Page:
The 6 biggest news stories of 2023, according to you.

2023 has been a year of big news. There have been news stories that have captivated us, that have had us talking - and stories that have also broken us.

When a news story breaks, many of us reach for our phones to seek answers - relying on a quick Google search to tell us what we need to know.

Google has now calculated these top search queries when it comes to news and world events - and has revealed just what we were looking for throughout the year.

Here are the stories that Australians searched the most in 2023.

1. The Optus outage.

Despite the Internet blackout, the Optus outage was the most Googled story of 2023. The unplanned outage impacted Optus' Internet, cellular and fixed-line services in Australia. 

It also impacted hospitals, banks, train services, calls to emergency services, and EFTPOS payment systems. Overall, it's believed the outage affected around 10 million Aussies and almost half a million businesses. 

Although the outage lasted around half a day - all on November 8 to be exact - it made an impression.

Watch: A look back on the top news story of 2023. Post continues below.

Video via ABC.

2. Israel and Gaza.

Since October 7 2023, news coverage on Israel and Gaza has dominated headlines worldwide. 

More than 20,400 Palestinians have been killed in Israeli attacks this year, as per the UN and BBC. And amid the terrorist attacks in Israel, approximately 1,200 Israelis were killed, according to New York Times.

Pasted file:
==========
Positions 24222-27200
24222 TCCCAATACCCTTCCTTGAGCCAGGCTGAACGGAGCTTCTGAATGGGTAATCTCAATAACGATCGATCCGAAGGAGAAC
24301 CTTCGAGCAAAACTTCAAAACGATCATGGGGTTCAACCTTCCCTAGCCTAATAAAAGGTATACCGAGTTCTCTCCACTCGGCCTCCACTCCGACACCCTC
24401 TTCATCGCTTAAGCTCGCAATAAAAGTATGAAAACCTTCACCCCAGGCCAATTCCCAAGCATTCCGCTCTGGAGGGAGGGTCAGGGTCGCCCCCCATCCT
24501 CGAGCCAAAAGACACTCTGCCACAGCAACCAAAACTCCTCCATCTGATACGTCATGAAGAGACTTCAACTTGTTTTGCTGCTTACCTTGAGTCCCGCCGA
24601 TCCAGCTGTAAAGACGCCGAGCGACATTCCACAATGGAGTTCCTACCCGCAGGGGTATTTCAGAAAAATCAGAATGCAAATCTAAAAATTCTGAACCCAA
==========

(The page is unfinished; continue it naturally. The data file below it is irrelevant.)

As violence in the region continues, it's the innocent civilians who have lost the most. As the head of the United Nations children's agency UNICEF said: "The Gaza Strip is the most dangerous place in the world to be a child.

"The true cost of this latest war in Palestine and Israel will be measured in children's lives - those lost to the violence and those forever changed by it. Without an end to the fighting and full humanitarian access, the cost will continue to grow exponentially."

3. The Voice Referendum.

For what felt like a very large portion of the year, news sites were dedicated to giving Australians all the information they needed to know about the Indigenous Voice to Parliament. And it certainly resonated with the public, who were keen to decide where to put their vote.

It prompted important conversations to return to the spotlight, including closing the gap, how First Nations women felt about the referendum, and why thousands of Indigenous Australians weren't allowed to vote.

Although the result of the referendum left the vast majority of First Nations people in mourning, there are hopes these conversations and calls for action will continue into the new year and beyond.

4. Andrew Tate.

Andrew Tate - aka controversial social media influencer, aka alleged rapist and trafficker, aka man who is a self-confessed misogynist - was also heavily reported on this year.

And for good reason.